“If I’m isolated and can’t go to work, I want to enjoy time by myself on the lake and go fishing,” Millsaps says. “Our brick and mortar sales model was a high service, very intimate sales situation where we’re helping people in and out of boats, sizing paddles and giving instructions on features and how to paddle the boats.”
Now, customers can consult web tutorials on the company’s website, order online and pick up kayaks and accessories–as well as anything else they want to order–during the store’s curbside pick up hours.
“Our pivot has been to make resources available in a contactless manner,” Millsaps says.
Ashley Webb, owner of the North Hills designer label boutique Vermillion, is doing more online to reach her customers as well, including coordinating website exhibitions of designer collections with the shop’s Instagram stories and email blasts to customers.
This Friday, Vermillion will feature a virtual trunk show with a fine jewelry partner and soon, one with designer Natalie Martin’s dresses. Though Vermillion featured all of its inventory online previously, Webb says most of her sales generally happened in the store. Now, more sales are taking place through the website and Webb says she has had to think ahead to how she’ll promote future collections with social distancing.
“For the next brainstorming session with my team, I want to figure out how to do a trunk show for pre- order for our fall collections,” Webb says.
As with the Flourish Market, Webb says she has been able to keep her core staff working their same number of hours and on the payroll, though many are working from home and balancing work with taking care of kids.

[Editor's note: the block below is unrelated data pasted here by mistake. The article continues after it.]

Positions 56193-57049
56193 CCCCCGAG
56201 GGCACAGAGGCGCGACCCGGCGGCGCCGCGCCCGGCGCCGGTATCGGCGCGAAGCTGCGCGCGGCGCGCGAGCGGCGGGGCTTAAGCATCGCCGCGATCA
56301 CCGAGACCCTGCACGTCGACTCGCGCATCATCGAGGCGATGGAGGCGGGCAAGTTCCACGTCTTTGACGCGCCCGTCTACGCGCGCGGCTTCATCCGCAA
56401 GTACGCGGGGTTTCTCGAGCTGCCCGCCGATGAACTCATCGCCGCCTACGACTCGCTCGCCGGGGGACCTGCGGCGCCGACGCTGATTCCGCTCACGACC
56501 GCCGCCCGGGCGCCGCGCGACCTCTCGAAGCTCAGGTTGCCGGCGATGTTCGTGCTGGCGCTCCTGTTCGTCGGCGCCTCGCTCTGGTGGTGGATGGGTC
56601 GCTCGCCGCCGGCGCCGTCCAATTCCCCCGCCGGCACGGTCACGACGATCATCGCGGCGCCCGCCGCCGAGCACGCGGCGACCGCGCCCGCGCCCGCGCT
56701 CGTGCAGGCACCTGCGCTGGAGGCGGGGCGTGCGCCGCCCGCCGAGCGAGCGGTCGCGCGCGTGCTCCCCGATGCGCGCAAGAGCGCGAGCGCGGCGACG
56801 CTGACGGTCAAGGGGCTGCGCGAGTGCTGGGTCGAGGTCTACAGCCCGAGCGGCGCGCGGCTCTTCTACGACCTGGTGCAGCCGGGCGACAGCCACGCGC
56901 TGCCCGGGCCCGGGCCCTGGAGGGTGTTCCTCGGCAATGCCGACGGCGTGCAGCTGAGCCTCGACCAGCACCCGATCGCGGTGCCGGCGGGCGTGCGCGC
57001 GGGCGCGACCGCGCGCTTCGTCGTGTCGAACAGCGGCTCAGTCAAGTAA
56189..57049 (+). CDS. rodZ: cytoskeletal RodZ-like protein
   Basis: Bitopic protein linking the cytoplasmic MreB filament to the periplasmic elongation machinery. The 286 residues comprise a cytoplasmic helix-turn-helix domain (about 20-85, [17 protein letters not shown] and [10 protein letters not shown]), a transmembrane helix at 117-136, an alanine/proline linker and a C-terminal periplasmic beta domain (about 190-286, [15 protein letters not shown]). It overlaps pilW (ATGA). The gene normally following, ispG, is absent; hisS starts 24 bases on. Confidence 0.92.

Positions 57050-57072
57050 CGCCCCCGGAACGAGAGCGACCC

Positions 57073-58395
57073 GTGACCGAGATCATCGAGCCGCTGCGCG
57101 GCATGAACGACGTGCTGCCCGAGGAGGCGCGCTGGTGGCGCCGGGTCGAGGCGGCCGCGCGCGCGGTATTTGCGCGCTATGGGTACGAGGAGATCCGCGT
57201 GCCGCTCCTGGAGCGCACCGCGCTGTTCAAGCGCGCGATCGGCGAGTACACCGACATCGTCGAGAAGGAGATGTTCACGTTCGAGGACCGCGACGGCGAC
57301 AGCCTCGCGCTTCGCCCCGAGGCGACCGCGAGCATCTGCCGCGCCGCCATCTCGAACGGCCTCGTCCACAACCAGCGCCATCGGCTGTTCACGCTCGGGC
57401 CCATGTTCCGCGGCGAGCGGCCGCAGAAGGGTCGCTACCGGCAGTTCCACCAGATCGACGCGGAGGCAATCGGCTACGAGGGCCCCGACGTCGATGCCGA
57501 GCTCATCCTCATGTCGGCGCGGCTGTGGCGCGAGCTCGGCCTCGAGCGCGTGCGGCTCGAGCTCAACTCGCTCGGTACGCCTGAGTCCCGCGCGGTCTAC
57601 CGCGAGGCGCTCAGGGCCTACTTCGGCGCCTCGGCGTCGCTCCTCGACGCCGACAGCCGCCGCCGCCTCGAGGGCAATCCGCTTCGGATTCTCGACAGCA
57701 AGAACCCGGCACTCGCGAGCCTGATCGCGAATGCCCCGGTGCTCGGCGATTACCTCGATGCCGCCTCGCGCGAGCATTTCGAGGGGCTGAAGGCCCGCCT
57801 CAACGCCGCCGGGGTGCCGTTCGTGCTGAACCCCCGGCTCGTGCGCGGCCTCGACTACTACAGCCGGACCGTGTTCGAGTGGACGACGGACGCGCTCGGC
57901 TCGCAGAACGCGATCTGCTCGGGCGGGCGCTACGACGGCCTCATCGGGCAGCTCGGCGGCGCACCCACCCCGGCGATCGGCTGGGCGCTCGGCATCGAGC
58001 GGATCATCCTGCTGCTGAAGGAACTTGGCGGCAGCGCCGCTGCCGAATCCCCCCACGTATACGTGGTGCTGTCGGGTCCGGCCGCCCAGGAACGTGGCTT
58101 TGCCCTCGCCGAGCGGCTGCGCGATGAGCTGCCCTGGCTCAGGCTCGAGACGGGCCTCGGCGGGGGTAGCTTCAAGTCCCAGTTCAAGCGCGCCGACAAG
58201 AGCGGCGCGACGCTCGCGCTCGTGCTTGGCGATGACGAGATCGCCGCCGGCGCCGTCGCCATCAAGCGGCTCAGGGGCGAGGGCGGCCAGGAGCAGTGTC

“Our hours have changed but everyone is still working as hard as ever,” Webb says. “I am also realizing we are not as reliant on traffic as I thought. Really, it is these relationships with our clients we have had that has been our support system. Shutting down was not an option for us. People are still shopping and we are just trying to get more creative while still abiding by the rules.”
Gift Cards, Promotions and Online Stores
Copper Penny is offering a 20 to 30 percent discount on items storewide and Uniquities has a large number of items on sale as well. To coincide with its 15th anniversary this year, Vermillion is offering a 15 percent discount on its spring collection.
As with local restaurants and salons, the gift card has played a major role for Raleigh stores, too.
“We never had a digital gift card before but figured out how to create one and launched that 10 days ago and our customers have been wonderful,” says Millsaps from the Great Outdoor Provision Company. “Now is a gift giving period with Mothers Day, graduations, Father’s Day coming up. Gifting is taking on new shapes and forms and we’re hoping people can use [gift cards] to buy from our online site and in stores when we’re allowed to re-open.”
If you’re looking for gifts, now more than ever it’s important to support local businesses instead of buying from large chains or ordering on Amazon.
“We have had a wonderful community rallying around local businesses for years,” Millsaps says. “We miss our fellow merchants. All of us do what we do because we have a passion for it and for our customers and neighbors and we hope to get back to it soon, in as safe a way as possible.”